Baldwin, Senate Colleagues Demand Answers on Embassy Security Amidst Fallout in the Middle East
WASHINGTON, D.C. – U.S. Senator Tammy Baldwin (D-WI), along with Senators Cory Booker (D-NJ), Chris Van Hollen (D-MD), Brian Schatz (D-HI), Edward Markey (D-MA), Kirsten Gillibrand (D-NY), Tim Kaine (D-VA), and Tom Udall (D-NM), are urging the Trump administration to detail the security measures to protect diplomats, service members, personnel and their families serving in overseas posts in the Middle East after the targeted killing of Qassem Soleimani.
In a letter to President Trump, the Senators asked how his administration plans to fulfill its responsibility to protect American officials serving abroad, who require timely information, intelligence and the full support of the administration in order to adequately account for the new security challenges in the region. The letter also asks for evidence following Trump’s claim that General Soleimani had plans to destroy U.S. Embassy Baghdad.
“We write with grave concern about the safety of our diplomats, troops, and personnel in embassies and consulates in the Middle East now grappling from the fallout of the U.S’s targeted killing of General Qassem Soleimani,” the Senators write. “In the most significant tensions between Iran and the U.S. in forty years, it is becoming clear that our embassies and consulates could become targets.”
They continue, “The American people, including Congress were not a part of your decision to unnecessarily escalate tensions in the region. As the U.S. military, diplomats, personnel, and their family members face increasing risks in the region as a result of the unintended consequences from killing of General Soleimani, the work of protecting them has never been more important.”
The full letter is available here and below.
January 10, 2020
President Donald Trump
The White House
1600 Pennsylvania Avenue
Washington, D.C. 20500
Dear Mr. President,
We write with grave concern about the safety of our diplomats, service members, personnel, and their families in embassies and consulates in the Middle East now grappling from the fallout of the United States’ targeted killing of General Qassem Soleimani. The operation is part of an escalatory cycle of violence coming after supporters of Kata'ib Hezbollah and other Iran-backed Iraqi militias breached and burned parts of the Baghdad Embassy. In retaliation for the death of General Soleimani, Iran struck two bases where U.S. troops were housed with ballistic missiles. In the most significant tensions between Iran and the U.S. in forty years, it is becoming clear that our embassies and consulates could become targets.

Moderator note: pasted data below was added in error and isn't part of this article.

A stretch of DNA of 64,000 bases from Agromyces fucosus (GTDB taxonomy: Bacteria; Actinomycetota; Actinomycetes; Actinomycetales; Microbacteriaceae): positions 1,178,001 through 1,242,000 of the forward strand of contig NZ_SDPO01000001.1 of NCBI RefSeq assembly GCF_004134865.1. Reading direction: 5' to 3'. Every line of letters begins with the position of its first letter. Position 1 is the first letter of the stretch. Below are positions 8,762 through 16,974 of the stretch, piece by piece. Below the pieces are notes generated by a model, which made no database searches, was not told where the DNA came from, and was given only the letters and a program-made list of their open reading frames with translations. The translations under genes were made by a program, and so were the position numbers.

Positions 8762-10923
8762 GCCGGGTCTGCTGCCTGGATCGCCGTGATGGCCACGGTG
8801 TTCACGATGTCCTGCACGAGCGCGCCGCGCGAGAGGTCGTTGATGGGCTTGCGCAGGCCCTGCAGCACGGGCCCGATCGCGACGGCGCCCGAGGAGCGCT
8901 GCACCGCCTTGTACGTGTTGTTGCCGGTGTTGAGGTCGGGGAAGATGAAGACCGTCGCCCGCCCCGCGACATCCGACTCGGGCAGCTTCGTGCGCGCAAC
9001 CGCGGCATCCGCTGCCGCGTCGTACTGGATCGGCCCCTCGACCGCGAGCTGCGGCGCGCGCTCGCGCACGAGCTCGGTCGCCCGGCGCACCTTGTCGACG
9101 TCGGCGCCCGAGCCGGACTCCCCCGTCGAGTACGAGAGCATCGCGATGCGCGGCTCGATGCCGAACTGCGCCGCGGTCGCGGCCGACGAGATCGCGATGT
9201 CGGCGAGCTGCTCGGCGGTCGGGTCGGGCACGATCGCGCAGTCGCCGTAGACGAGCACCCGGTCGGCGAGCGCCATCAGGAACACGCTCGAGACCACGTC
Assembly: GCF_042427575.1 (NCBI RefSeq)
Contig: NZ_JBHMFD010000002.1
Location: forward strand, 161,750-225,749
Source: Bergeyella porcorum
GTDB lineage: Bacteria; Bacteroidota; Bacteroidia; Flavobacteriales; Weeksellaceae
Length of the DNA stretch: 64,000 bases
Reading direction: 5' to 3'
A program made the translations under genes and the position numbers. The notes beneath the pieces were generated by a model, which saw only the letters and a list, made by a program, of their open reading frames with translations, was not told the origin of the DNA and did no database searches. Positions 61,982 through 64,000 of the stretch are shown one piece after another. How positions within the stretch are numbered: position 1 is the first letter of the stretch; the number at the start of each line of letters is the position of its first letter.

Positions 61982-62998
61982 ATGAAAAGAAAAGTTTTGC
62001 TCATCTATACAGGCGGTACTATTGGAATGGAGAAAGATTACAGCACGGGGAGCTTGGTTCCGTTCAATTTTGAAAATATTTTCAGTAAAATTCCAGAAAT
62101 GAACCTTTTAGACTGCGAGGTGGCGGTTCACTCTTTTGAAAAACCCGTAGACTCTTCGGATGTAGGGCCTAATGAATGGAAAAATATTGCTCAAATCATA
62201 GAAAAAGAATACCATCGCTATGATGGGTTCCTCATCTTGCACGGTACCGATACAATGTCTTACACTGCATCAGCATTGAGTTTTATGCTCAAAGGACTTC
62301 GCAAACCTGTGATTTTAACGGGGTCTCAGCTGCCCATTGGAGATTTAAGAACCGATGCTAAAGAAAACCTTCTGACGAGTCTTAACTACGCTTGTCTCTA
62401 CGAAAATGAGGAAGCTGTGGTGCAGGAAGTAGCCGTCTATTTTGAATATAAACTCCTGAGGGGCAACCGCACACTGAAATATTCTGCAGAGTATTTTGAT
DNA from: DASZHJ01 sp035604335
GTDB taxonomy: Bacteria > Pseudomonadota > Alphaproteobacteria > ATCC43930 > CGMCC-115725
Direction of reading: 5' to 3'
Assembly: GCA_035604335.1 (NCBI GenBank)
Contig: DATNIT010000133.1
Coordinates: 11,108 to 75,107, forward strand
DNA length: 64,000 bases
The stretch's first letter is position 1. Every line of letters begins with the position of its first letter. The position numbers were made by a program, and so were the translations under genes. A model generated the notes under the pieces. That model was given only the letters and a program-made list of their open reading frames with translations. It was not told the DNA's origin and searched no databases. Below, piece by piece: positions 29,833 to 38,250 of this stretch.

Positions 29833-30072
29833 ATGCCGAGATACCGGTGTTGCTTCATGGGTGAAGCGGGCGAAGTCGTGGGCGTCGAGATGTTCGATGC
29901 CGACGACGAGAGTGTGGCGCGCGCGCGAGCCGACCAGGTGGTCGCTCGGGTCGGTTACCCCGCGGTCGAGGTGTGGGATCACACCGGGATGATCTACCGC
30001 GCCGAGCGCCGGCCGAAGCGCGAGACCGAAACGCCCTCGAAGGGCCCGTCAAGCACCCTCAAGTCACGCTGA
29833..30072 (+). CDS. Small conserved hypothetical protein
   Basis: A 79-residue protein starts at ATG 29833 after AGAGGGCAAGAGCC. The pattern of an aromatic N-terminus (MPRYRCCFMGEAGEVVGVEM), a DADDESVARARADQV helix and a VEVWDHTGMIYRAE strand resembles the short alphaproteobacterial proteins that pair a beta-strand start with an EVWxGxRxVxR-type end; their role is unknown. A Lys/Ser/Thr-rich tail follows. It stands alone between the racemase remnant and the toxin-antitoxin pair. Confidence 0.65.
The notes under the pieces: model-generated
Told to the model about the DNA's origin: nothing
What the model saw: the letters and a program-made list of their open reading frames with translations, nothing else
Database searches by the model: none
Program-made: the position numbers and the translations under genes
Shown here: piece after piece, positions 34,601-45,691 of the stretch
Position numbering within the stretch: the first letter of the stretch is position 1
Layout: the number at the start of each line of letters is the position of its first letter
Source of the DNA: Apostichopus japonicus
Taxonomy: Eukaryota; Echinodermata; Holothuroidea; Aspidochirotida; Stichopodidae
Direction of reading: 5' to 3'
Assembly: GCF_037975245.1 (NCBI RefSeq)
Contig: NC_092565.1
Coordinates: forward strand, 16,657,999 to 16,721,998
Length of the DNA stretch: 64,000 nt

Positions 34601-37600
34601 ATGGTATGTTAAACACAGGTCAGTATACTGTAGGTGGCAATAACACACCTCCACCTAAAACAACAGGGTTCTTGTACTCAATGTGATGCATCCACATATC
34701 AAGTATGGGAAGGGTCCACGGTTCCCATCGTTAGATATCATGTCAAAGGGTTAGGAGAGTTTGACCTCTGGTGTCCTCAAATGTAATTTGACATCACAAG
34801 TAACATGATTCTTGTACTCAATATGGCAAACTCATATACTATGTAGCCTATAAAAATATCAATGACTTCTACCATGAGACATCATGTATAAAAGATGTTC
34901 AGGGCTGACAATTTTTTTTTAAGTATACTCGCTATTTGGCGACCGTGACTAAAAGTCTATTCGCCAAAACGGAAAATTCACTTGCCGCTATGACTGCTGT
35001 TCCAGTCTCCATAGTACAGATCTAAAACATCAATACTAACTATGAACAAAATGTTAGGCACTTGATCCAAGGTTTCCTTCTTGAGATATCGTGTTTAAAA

Your administration has statutory responsibility to protect American officials serving abroad. These diplomatic security responsibilities include developing and implementing programs to protect U.S. government personnel abroad and, when necessary, providing for the safe evacuation of such personnel when their lives are endangered. Tehran and its proxies have demonstrated the capacity to plot and in some cases successfully carry out attacks around the world, meaning the embassies and missions must evaluate potential targets and suspicious actors globally. To adequately evaluate their security stance and maintain the security of personnel and facilities, U.S. Embassies, Consulates, and missions require timely information, intelligence, and full support from your Administration in Washington.
We respectfully request answers to the following questions:
- What notice, if any, was given to Embassies Baghdad, Beirut, Amman, Kuwait City, Doha, Manama, Islamabad, and Kabul ahead of the strike that killed General Soleimani in order to account for the threat of Iranian retaliation?
- Are there any plans to evacuate personnel or family members from missions in the region?
- What additional measures have been put in place to protect personnel and overseas posts from damage and attack?
- What consideration has been given, if any to the convening of an Accountability Review Board in the wake of the December 31, 2019 breach of the U.S. Embassy Baghdad compound?
- Has there been deployment of Marines assigned to the Special Purpose Marine Air-Ground Task Force to missions across the region other than U.S. Embassy Baghdad?
- What has been the response from host country authorities to augment security provided by host country security forces?
- What role, if any, has the Deputy Assistant Secretary and Assistant Director for High Threat Programs played in the planning for the security of personnel and missions in the region?
- What plans, if any, are there to use carryover funds from previously appropriated embassy security funds to augment facility security in light of the increased threat posed by Iran and its proxies?
- What evidence do you have regarding General Soleimani’s alleged plot to destroy the Baghdad Embassy?
The American people, including Congress were not a part of your decision to unnecessarily escalate tensions in the region. As the U.S. military, diplomats, personnel, and their family members face increasing risks in the region as a result of the unintended consequences from killing of General Soleimani, the work of protecting them has never been more important. We thank you for your prompt attention to these questions.
CC: Michael Pompeo, Secretary of State
CC: Mark Esper, Secretary of Defense
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